In this week's New England Journal of Medicine, Pergola et al report the results of a phase 2 randomized trial of an antioxidant inflammation modulator, bardoxolone, in patients with type 2 diabetes and chronic kidney disease (CKD). Over a period of 52 weeks, 227 adults with CKD (defined as an estimated glomerular filtration rate [GFR] of 20 to 45 ml per minute per 1.73 m2 of body-surface area) were randomized in a 1:1:1:1 ratio to receive placebo or bardoxolone methyl at a target dose of 25, 75, or 150 mg once daily. Primary outcome was a change from baseline in the estimated GFR with bardoxolone, as compared with placebo, at 24 weeks; a secondary outcome was the change at 52 weeks. The results were quite surprising.
Patients receiving bardoxolone methyl had significant increases in the mean (±SD) estimated GFR, as compared with placebo, at 24 weeks (with between-group differences per minute per 1.73 m2 of 8.2±1.5 ml in the 25-mg group, 11.4±1.5 ml in the 75-mg group, and 10.4±1.5 ml in the 150-mg group; P<0.001). Muscle spasms were the most frequent side of effect reported in the treatment group. The increases weremaintained through week 52, with significant differences per minute per 1.73 m2 of5.8±1.8 ml, 10.5±1.8 ml, and 9.3±1.9 ml, respectively.
Most pivotal trials in CKD evaluate doubling of serum creatinine, ESRD or death as their outcomes. However, in the current trial, sample size ad follow-up length preclude realistic chance of significant change in these outcomes. In a trials of smaller size and shorter follow-up, change in creatinine and/or proteinuria are often used as surrogate outcomes. Bardoxolone actually led to a higher GFR over the course of this study. While this is a promising outcome, one must also consider that short-term increases in GFR may not translate to long-term prevention of end-stage renal disease (ESRD), the most important outcome of an intervention trial in nephrology. Short term increases in GFR may in fact be hemodynamic in nature, and may in fact lead to long term harm, especially in diabetes, where hyperfiltration and early increases in GFR are halmarks of this disorder. In fact, in patients with diabetic nephropathy, those who ever experience increases in GFR early in the course of their illness have the worst prognosis. An intervention that leads to increased filtration but without modulating the underlying disease pathogenesis, might then actually be harmful.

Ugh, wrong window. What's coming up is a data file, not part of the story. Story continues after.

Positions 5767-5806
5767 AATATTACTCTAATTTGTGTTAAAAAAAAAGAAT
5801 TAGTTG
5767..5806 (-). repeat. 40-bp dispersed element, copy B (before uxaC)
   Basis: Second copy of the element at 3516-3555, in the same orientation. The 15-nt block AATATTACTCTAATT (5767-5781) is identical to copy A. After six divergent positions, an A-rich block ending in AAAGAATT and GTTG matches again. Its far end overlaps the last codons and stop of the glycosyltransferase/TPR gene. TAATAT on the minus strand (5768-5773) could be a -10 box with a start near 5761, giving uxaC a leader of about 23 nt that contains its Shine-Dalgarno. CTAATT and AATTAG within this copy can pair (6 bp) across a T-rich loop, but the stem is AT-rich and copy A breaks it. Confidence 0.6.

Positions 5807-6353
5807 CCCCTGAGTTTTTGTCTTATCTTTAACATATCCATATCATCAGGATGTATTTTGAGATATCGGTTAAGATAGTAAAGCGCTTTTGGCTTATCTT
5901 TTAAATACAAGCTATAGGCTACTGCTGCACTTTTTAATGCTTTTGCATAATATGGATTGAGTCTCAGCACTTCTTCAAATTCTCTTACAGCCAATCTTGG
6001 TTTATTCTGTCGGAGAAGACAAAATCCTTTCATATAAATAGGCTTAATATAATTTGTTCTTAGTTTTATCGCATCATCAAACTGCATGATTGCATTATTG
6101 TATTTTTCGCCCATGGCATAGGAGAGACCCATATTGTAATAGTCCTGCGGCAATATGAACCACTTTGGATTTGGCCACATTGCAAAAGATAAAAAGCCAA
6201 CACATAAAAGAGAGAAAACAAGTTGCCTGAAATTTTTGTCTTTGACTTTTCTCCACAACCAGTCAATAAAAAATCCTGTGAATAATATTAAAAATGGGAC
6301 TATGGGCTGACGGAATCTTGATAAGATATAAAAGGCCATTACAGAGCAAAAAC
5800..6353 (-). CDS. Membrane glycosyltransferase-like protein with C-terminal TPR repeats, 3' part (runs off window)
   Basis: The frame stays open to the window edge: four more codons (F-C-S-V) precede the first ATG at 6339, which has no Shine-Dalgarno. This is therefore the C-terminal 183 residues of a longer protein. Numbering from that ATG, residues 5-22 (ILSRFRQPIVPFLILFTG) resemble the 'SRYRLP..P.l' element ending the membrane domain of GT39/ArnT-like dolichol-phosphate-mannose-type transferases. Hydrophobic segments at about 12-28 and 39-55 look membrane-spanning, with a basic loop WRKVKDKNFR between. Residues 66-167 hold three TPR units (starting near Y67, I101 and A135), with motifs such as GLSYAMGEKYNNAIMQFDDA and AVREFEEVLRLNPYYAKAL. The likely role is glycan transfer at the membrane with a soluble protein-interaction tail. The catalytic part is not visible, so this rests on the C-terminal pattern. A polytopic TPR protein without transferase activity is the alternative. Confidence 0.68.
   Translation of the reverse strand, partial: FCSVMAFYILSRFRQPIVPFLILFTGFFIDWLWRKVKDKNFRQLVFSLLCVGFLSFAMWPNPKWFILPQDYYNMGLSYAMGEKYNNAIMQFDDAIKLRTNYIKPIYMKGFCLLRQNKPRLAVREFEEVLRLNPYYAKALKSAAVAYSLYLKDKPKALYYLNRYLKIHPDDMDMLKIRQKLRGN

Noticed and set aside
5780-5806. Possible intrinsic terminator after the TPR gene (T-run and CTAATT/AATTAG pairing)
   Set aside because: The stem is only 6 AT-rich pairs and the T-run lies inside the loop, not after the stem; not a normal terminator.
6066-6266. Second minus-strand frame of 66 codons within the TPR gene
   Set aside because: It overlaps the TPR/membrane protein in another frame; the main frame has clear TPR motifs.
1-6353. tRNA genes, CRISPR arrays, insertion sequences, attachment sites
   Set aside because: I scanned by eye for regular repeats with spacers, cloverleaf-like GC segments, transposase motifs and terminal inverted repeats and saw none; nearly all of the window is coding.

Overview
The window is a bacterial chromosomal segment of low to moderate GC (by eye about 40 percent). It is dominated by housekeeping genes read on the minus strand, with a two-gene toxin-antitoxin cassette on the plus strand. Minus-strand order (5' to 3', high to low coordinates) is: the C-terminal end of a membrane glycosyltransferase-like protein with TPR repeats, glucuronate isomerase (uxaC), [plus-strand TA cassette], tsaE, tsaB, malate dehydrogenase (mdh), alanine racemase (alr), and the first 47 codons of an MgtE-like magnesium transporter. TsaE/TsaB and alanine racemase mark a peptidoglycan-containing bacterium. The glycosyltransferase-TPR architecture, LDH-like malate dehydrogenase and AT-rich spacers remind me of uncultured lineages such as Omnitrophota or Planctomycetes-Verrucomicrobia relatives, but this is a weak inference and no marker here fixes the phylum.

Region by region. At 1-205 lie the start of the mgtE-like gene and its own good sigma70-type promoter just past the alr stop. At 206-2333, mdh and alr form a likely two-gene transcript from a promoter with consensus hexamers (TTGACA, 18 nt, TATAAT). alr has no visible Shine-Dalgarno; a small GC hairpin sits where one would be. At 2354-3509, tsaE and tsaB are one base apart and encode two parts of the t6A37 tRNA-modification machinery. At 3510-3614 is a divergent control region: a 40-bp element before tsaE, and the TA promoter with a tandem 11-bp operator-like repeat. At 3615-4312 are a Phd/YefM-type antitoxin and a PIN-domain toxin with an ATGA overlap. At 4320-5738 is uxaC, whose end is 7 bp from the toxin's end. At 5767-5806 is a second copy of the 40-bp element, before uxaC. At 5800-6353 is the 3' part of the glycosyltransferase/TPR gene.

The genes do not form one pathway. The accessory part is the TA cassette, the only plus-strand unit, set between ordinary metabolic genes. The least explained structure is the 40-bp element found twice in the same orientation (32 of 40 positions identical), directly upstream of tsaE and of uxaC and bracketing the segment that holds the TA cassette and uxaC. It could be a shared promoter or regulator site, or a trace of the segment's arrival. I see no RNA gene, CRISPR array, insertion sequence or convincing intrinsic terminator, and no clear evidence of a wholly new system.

Nevertheless, the present study is fascinating and one of the first of its kind to show not only renal function preservation, but improvement over the course of the study. While many questions remain, notably the long-term impact of this intervention, bardoxolone may well become and important tool in the management of CKD.